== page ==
While heat pumps can be used all year round, they’re most effective during the summer months. During the winter however, a boiler would be more efficient.
Having a hybrid heating system would allow you it to intelligently switch between the boiler and the heat pump, depending on which would be the most efficient at that given time.
So, Can You Use a Heat Pump in Winter or Not?
As chilly as it might feel to us when we head outside on a cold Winter’s morning, an Air Source Heat Pump will still be able to generate heat for your home’s central heating system.
There are some handy hints to help you get the best from your Air Source Heat Pump during the colder months.
- Don’t be tempted to cover the heat pump – The airflow needs to remain unblocked in order to remain efficient. Covering it could also lead to mould. Don’t be worried about it freezing – The defrost mode will help make sure your heat pump doesn’t freeze.
- Install a smart thermostat for your home – Any heating system will benefit from this handy little gadget! You get much more control over your central heating with a smart thermostat, as well as helping you to keep your energy bills as low as possible.
- Keep the pump clear of leaves, snow and debris – These just act like a cover. If it’s full of leaves or snow then the efficiency of the heat pump will be compromised by the lack of air flow. Keep the area around the heat pump as clear as possible, especially during the Autumn.
- Insulate your home – Your home must be well insulated for an Air Source Heat Pump to be effective. A badly insulated home will just allow the generated heat to escape, increasing your energy bills.
- Check energy suppliers – And choose the cheapest one. Air Source Heat Pumps may be renewable, but they do need electricity to function. This can be expensive. Choosing the cheapest tariff available to you will help keep costs as low as possible.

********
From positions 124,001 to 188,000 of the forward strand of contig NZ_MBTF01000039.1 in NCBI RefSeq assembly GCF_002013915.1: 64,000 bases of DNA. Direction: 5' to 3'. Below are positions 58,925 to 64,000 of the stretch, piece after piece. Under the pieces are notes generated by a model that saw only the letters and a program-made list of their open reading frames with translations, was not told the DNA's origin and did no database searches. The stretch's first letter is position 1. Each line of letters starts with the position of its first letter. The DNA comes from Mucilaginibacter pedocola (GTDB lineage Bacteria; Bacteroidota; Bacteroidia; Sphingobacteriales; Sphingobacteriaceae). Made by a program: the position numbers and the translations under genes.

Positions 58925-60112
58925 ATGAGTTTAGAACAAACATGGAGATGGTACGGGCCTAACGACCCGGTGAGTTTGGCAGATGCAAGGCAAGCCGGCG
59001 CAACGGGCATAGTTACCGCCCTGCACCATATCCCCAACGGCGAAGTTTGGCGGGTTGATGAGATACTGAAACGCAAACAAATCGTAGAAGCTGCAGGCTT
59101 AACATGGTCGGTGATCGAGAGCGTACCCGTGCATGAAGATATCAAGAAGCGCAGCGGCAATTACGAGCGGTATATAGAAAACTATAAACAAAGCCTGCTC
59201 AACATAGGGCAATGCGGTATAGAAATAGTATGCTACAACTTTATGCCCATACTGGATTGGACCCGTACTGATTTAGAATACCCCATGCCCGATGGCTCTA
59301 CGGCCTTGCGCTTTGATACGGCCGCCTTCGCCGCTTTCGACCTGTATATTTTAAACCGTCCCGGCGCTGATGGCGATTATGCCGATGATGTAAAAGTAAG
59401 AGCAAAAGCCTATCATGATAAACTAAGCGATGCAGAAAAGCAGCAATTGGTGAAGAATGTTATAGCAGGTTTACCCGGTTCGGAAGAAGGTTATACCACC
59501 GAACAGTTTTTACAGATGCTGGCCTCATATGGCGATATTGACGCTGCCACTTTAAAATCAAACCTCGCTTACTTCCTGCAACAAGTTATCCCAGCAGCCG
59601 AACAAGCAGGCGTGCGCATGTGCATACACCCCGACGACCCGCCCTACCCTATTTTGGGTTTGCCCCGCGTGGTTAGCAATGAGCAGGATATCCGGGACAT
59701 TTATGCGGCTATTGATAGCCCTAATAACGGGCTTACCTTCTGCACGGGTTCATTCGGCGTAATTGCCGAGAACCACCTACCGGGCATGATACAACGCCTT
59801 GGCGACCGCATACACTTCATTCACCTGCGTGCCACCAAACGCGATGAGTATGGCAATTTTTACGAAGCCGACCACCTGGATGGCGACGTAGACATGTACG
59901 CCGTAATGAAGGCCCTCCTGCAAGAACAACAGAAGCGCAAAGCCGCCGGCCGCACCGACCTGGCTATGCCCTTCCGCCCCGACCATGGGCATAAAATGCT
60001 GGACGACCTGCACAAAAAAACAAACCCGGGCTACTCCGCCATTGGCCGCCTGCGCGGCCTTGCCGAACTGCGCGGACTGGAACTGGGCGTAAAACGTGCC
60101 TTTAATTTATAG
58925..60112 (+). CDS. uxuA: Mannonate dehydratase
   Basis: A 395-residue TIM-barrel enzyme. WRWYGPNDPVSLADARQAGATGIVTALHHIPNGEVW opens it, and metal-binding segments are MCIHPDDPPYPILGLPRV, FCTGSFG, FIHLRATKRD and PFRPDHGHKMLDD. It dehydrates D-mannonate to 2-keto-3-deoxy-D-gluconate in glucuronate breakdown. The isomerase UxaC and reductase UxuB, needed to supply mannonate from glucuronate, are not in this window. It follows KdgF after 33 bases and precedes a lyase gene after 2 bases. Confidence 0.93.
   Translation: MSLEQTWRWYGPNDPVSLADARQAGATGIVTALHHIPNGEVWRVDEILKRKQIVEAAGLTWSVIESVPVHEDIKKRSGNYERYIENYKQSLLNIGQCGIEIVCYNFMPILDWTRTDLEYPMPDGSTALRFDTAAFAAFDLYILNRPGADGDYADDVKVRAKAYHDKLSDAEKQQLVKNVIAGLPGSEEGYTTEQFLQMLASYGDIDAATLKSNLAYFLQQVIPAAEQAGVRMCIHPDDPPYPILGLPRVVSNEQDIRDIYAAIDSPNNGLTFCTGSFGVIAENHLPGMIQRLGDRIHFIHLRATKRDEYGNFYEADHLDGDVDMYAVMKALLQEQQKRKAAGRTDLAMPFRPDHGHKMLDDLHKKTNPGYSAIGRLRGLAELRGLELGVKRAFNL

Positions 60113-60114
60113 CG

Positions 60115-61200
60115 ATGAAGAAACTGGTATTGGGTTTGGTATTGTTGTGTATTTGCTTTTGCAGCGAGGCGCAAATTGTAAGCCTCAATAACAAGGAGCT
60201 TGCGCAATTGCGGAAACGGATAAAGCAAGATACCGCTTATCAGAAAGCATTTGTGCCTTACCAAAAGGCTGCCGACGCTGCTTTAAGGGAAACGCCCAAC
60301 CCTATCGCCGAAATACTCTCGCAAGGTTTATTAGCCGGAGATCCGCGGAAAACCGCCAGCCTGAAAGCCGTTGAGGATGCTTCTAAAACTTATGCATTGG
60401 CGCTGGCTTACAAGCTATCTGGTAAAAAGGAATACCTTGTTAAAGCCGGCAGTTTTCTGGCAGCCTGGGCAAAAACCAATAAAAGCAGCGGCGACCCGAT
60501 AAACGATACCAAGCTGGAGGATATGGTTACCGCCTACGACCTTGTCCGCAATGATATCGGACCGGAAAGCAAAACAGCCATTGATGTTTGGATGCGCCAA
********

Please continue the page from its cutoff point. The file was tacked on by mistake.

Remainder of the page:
- Contemplate larger radiators – The water circulated around an Air Source Heat Pump powered heating system doesn’t get as hot as that of a boiler. This means that radiators with a larger surface area, or even underfloor heating, work well with Air Source Heat Pumps.
- Get it serviced before the Winter – Whatever your heating system, it’s always a good idea to get it serviced before the Winter months to make sure that everything is in good working order. This is the time when you’ll be needing it most, so make sure it is working effectively and efficiently. Boilers should be serviced at least once per year, and by a fully qualified Gas Safe registered engineer.
What Heating Problems Could You Encounter During the Winter?
It makes complete sense that you may be concerned about any problems you may face with an Air Source Heat Pump during the colder months. No one wants to experience problems with any heating system during the Winter when we rely on it the most.
If you already have an Air Source Heat Pump and you notice any of the following issues, call a heating engineer straight away to come and take a look.
- Cold air through vents
If you have an air-to-air heat pump (rather than air-to-water) then you heat your home by blowing warm air through the vents. During the winter you could find that they feel more like air conditioning – Not what you want!
You will need to check that your Air Source Heat Pump isn’t set to ‘Cool’. If it isn’t then it may be that the refrigerant liquid that circulates through the pipes could be leaking. If this is the case, you will need a heating engineer to come and repair the leak.